Walker scoffed. Loch ordered more drinks from his secretary, he seemed intent on getting seriously sloshed before the video gear even arrived. Smörgåsbord coughed. “Ahem, Lord,” he said. “Not to question your authority—which we’ve already established.” He darted a dirty look toward Walker. “But how is it that you’re certain this uh—Whistleblower is it?—how do you know that she precisely constitutes the roots of this—um—riot?” He fixed his bowtie, pleased that he had worded the question properly.
“It’s quite simple, really,” Huey said. “And I’m surprised Mr. Walker’s protectors haven’t come to this conclusion themselves. In fact, we’ve had our eyes on Whistleblower since before the terrorist attacks. It was only since yesterday that it became obvious enough for Walrus Investigative Inc. to see it was her, though. Or do your greenshoes still not know, Wally Boy?”
Huey could see Walkers breath deepen from the exaggerated movement in his fat rolls. “We tracked the source of the video to her, yes,” he said. “She incited the first riot, we already know. She was targeted then, and she is targeted as we speak. Perhaps my men have dealt the lethal blow already as we speak.” He smiled but Huey could see the sweat on his brow, between his monocle and top hat.
“I’ll have you call them off, then, Wally,” Huey said. “This is my show now.”
“Call them off!?” Loch spit out his drink. “Nip it in the bud the old fashioned way. That’s what you said, isn’t it, Lord?”
“He’s right, Lord Douglas,” Smörgåsbord said. “Isn’t that what we agreed to?”
“Yes,” Huey said, cool and collected. “The old fashioned way. Not instantly in front of a crowd. Slowly. Painfully. Tediously. Alone. If all these hooligans risk is a quick release from their tortured life, then what’s to stop the next Whistleblower from taking her place? We aren’t chopping off the head of a snake if we do this, boys. We’re chopping off the arm of a starfish, splitting an earthworm in two. Both sides will grow into a new whole, and we’ll have two problems to deal with where, before, we had only one.”
“Ahh,” Smörgåsbord said, thoughtfully. “The old fashioned way. I understand. If you say so, Lord Douglas.”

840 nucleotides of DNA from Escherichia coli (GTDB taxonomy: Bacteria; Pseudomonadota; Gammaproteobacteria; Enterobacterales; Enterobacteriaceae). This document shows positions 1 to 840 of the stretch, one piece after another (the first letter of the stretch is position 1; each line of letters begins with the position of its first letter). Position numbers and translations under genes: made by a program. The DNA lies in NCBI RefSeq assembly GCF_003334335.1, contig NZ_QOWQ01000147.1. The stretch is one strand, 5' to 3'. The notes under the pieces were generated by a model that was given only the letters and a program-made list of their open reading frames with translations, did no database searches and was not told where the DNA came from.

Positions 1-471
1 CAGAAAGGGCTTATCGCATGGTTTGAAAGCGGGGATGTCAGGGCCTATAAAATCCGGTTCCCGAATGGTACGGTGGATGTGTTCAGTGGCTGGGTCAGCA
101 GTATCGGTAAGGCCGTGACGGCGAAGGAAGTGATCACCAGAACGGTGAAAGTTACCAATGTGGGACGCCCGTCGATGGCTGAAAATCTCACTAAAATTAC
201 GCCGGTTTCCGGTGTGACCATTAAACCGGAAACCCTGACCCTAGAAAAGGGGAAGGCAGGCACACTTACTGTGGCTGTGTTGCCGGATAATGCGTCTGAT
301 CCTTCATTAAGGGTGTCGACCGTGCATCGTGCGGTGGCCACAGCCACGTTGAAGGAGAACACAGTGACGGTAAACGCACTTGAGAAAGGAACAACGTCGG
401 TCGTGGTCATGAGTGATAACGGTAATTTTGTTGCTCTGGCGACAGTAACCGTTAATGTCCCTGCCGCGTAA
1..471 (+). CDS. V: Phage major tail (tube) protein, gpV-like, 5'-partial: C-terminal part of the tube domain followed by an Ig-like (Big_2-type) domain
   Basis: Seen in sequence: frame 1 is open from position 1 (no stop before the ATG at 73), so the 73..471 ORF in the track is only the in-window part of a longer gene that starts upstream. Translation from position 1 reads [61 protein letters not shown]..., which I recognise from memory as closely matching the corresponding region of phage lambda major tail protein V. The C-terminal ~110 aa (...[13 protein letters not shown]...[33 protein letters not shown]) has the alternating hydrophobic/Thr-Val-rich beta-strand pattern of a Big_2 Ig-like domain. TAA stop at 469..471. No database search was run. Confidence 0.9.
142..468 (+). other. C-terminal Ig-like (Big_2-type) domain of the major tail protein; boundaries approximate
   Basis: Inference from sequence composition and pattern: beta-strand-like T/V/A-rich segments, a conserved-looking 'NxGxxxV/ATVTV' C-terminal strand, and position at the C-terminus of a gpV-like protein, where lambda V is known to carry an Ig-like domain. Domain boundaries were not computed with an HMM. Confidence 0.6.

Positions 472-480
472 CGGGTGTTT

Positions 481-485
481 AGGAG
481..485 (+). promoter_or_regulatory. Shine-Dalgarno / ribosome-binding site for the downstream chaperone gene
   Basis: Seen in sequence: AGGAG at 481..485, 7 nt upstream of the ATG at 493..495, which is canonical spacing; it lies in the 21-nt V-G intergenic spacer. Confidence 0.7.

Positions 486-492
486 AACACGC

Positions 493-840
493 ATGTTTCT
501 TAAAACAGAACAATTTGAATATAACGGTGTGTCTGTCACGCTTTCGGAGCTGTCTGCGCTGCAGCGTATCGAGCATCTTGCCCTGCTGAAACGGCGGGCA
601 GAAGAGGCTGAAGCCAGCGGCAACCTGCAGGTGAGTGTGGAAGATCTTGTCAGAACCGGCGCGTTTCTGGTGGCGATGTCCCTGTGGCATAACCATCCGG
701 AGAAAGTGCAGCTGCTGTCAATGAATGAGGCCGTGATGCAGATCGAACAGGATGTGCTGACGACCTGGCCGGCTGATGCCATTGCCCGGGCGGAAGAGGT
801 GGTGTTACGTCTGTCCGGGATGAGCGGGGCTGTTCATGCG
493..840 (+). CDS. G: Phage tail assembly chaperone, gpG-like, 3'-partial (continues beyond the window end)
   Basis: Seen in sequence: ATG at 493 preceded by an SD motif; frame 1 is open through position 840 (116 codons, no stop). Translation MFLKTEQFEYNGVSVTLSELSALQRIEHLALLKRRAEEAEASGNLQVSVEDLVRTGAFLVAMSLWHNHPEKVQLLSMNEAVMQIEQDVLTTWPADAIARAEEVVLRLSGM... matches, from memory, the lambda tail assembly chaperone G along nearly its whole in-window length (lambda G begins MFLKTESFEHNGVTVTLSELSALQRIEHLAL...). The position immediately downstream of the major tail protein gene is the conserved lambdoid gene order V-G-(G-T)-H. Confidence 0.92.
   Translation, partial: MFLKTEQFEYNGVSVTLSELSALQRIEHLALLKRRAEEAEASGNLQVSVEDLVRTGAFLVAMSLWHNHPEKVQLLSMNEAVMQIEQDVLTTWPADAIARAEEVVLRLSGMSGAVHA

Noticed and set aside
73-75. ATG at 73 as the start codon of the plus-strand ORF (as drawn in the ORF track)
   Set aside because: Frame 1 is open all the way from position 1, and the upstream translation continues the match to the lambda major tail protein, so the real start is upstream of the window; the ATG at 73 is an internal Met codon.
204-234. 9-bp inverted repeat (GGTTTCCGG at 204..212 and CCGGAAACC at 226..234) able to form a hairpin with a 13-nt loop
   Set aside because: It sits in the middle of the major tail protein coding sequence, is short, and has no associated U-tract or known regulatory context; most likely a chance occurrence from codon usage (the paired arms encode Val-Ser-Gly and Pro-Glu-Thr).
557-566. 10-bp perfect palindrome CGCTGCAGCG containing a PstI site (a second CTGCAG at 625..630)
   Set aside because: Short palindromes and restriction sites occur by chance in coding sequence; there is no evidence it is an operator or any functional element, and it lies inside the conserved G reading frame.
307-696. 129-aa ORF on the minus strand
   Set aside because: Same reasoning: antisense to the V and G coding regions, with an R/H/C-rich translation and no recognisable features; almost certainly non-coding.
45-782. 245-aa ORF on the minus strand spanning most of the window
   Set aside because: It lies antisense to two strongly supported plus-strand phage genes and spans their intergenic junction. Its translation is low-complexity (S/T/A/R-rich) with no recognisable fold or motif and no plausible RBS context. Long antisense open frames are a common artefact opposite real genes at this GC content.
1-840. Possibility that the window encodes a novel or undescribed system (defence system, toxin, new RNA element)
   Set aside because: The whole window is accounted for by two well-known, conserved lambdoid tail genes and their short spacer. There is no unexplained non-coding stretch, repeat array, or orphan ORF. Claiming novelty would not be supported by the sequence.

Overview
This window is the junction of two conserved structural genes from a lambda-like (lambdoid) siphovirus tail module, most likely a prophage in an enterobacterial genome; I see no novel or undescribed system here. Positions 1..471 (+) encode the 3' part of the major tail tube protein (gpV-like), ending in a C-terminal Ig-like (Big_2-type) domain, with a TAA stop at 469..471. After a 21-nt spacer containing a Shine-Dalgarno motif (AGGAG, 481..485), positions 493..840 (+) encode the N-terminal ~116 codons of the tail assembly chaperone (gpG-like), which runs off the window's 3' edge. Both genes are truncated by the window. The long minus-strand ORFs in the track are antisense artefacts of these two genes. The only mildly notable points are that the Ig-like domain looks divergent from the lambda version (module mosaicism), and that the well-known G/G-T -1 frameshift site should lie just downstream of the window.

“I do,” Huey said.
“Well,” Walker said, finishing his own drink. “I’m afraid it might be too late, Lord, but I’ll have my secretary send along the order. Haley, did you hear that?”
“Yes, sir,” she curtsied behind him.
“There you are, Lord Douglas.” Walker grinned.
“Good,” Huey said. “Now—”
Rosalind interrupted him by plopping a big heavy disk on the center of the table. She pressed a button on it and backed away. A holographic image of protectors, converging on a sea of students, appeared above the disk. There was gas everywhere and chaos all through the crowd. The image wasn’t three dimensional, but from any vantage point a person sat at, it looked like the screen was pointed in their direction.
“So this is the efficient way,” Walker said with a huff.
“No, Mr. Walker,” Huey said. “The efficient way would have been to follow my advice from the beginning. This is what your ineptitude has brought the situation down to. This is what the worlds look like when they’re going to pieces. But I’ll put them back together for you, Walker my boy, just like I promised to do.” He winked.
“We’ll see about that,” Loch said under his breath, only loud enough for his dear friend Walker to hear—or so he thought.
“What was that?” Huey asked.
“If you say so, Lord Douglas.” Loch raised his glass.
“I do,” Huey said. “And you’ll see—”
“Lord Douglas,” Rosalind said, tapping his shoulder. “Whistleblower has been taken out.”
“Taken out?” Huey turned to look confused into Rosalind’s eyes.
“Yes, sir,” she said. “A sniper, sir. They say—”
He turned back and slammed his fist on the table, causing the video on the disc to jump. “Mr. Walker. What did I tell you?” he demanded.
“What did I tell you?” Walker repeated, grinning and leaning back in his chair. “It might be too late.”
“She was shot after you were supposed to send out the order,” Huey said.
“Riots are chaos,” Walker said. “The order was given, and whoever didn’t follow it will pay the price. I assure you of that, my Lord.”
“I don’t need any assurances,” Huey said. “I’ll be launching an inquiry. Mr. Smörgåsbord, do you have resources enough to clear that?”
Mr. Smörgåsbord chuckled. “It’s not my resources that are in question,” he said. “Your inquiry, your resources, Lord. You know how this works.”